Kew Gardens Hills and the surrounding neighborhoods have been the subject of shutdowns and restrictions over the last number of weeks. As has been well publicized, these “red zones” were in predominantly Orthodox Jewish areas in a target from the presiding New York governor against these communities. The mandate caused those business operations deemed nonessential to shut down, a major blow, especially to those unable to conduct online sales. The current trajectory predicts that the entire New York City will fall into an orange zone by the beginning of December. For the time being, much of the surrounding local areas fall into a yellow zone. Hence, many customers are often still reluctant to go out and shop.
A special initiative dubbed #RiseUpRedZone has been launched to help local businesses fight through the pandemic and come out ahead. A short walk on Main Street in Kew Gardens Hills shows a few businesses that have sadly closed their operations during this difficult period. But together, the neighborhood can fight back to keep our local operators afloat. Shopping local has never been more important to our community, and the stores are counting on the residents to patronize and support their efforts. Throughout the pandemic, the government often decided what was deemed essential; today, advocating for local businesses is what is essential in our lives, or they will cease to exist.
We can easily have made this article about those who have seen their life’s work been decimated, especially during the last uptick, but instead we bring forward the work of a local politician and community activist who have shown how a community helps the small businesses gasping for air. The duo, Assembly Member Daniel Rosenthal and Queens Jewish Alliance for Action co-founder Sorelle Idels, set out along Main Street, visiting local shops to show support to the small business community. They distributed face masks and hand sanitizer to the local vendors and reminded the community of the dire need to shop local and help the struggling storeowners. From Men’s Famous Barbershop and Blooming Flowers to Gift World Judaica and J&Z Couture, the pair spread smiles and received calls for help from the community they hold so dear.
It is no secret that the online market has been booming to a degree not seen prior. “Rise Up, Red Zone” aims to show that funding large corporations means there will no longer be local businesses for local families. The shopping strips of Main Street, Union Turnpike, 108th Street, and Queens Boulevard, to name a few, are the financial infrastructure that keeps our Queens communities thriving. One local tax preparation business owner pointed out, “Our neighbors must keep their money where their homes are, or there just will not be a community left in a few years.”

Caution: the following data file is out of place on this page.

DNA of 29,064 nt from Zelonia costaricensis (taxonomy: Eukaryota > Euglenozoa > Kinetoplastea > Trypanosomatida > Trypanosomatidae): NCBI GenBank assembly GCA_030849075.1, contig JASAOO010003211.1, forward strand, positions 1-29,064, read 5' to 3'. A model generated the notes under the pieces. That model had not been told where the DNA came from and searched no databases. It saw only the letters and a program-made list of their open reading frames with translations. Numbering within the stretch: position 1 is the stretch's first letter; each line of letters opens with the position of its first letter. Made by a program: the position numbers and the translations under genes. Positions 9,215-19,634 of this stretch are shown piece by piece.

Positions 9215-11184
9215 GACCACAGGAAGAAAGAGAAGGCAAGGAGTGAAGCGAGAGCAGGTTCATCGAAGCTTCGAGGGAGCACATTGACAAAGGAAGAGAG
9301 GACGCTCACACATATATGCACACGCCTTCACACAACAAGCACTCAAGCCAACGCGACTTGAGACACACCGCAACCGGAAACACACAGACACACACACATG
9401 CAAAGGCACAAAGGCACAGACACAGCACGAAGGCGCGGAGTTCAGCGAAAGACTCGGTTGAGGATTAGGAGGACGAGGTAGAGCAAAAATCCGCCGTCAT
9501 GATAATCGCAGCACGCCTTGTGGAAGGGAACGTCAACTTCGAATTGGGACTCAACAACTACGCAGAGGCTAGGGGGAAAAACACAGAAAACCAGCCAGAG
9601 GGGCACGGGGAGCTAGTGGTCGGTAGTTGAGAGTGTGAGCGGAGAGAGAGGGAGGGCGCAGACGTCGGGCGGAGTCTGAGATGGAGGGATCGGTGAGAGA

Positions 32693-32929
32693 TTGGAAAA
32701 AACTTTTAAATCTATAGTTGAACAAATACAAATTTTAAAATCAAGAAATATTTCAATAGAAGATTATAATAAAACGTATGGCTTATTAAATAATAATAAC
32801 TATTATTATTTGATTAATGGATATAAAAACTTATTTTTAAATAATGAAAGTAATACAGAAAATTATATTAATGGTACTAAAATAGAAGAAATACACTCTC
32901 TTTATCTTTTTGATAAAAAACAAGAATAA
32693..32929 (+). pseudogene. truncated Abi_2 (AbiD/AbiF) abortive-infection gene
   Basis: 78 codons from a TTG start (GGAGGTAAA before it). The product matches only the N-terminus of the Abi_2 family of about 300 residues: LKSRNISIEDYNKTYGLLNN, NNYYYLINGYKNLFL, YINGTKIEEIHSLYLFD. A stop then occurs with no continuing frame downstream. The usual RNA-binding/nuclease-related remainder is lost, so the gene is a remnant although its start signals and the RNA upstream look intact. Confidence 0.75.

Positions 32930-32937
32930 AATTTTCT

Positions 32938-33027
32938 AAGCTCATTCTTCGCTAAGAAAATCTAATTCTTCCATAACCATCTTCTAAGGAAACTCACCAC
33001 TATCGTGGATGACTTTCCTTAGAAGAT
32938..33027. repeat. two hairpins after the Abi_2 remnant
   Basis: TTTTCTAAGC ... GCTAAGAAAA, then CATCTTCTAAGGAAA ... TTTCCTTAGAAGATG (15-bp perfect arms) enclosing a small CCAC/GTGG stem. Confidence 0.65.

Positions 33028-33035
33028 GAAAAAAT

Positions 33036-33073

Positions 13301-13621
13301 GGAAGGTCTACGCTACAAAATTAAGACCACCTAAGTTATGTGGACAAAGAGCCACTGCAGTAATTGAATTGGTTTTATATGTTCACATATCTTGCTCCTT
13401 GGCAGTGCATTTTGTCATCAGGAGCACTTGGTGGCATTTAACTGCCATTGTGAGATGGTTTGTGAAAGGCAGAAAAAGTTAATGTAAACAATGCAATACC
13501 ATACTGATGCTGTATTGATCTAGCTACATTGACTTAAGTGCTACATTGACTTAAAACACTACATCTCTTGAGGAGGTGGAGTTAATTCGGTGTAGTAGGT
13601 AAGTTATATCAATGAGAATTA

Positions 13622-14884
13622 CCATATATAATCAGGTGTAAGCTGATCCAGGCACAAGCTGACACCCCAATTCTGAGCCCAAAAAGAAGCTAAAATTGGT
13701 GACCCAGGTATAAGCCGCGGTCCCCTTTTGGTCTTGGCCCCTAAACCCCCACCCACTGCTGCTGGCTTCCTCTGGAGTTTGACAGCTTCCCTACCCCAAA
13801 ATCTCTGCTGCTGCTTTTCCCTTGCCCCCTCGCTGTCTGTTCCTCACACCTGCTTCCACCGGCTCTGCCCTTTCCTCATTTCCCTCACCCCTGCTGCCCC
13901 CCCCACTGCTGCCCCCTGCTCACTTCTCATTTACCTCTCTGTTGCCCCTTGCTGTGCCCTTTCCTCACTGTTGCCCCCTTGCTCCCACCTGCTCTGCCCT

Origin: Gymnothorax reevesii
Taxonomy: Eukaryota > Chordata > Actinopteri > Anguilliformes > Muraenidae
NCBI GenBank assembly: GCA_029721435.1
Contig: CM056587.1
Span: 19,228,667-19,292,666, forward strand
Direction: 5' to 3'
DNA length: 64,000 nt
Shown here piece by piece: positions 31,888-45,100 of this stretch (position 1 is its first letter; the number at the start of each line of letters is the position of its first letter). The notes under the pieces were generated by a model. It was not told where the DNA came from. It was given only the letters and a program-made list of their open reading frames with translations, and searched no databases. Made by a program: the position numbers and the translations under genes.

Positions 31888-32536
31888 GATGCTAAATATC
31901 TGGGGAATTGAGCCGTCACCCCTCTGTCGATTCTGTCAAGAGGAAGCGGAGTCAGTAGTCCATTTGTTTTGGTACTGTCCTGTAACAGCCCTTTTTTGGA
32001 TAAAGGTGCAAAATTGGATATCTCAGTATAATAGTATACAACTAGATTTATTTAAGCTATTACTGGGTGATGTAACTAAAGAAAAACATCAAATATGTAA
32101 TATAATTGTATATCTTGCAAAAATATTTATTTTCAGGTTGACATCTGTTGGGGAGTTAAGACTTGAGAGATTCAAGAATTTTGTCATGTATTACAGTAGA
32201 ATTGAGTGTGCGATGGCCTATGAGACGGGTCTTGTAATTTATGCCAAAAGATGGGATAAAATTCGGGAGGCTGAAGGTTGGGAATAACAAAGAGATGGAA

Restaurant owners are adhering to current closing times and keep takeout open a bit later, per government regulations. “We are happy to have our doors open to whatever extent it may be allowed. I am declining to provide my name for this message, because I speak for all small business owners who have been at wits’ end, many barely holding on by a thread,” explained one eatery owner. In a desperate plea, the proprietor added, signaling a nearby, empty, outdoor dining area, “If you have the means, please come out and grab a bite to eat in our shops; we are literally choking.”
A “Rise Up, Red Zone” partner, the Who We Are Network (@whoweare613 on Twitter), aims to spotlight the kindness, unity, and heroism in the Jewish Community by sharing and amplifying the good that happens each day, often quietly in the background. “The Network highlights many noble acts of positivity and heroism that personify and define our Orthodox Jewish community,” read a late April Twitter posting. The Queens program follows a similar program initiated by community activist Chaskel Bennett, a cofounder of the Flatbush Jewish Community Coalition and a brother of Mrs. Idels.
Other business owners voiced concerns that they may soon have to start repaying their Payment Protection Program and Economic Injury Disaster Loan disbursements. “To be frank, we are treading in very uncertain waters, and I am preparing to lay off more than one worker,” lamented a businessowner who also opted to withhold his name out of embarrassment. “We just do not have the same customer flow as Purim time,” he concluded. It should be noted that some stores fought the strict guidelines by staying open only to receive a hefty summons, warranted or not. More stores are struggling than may meet the eye.
Queens prides itself on its diversity, and as such we have a collection of store owners from all sects of the Jewish spectrum. Let us be the voice for these grappling businessmen and women and show some kindness by skipping an online order and heading to a local shop instead. Enjoy their offerings and partake in the ability to see and touch what you are seeking to purchase. Commit to shopping local this Chanukah, and support our neighbors who have borne the brunt of the pandemic restrictions, and help them from declaring bankruptcy by re-establishing themselves as community anchors.
Be on the lookout for the “We Are A Proud #RiseUpRedZone Business!” flyers in local stores.
By Shabsie Saphirstein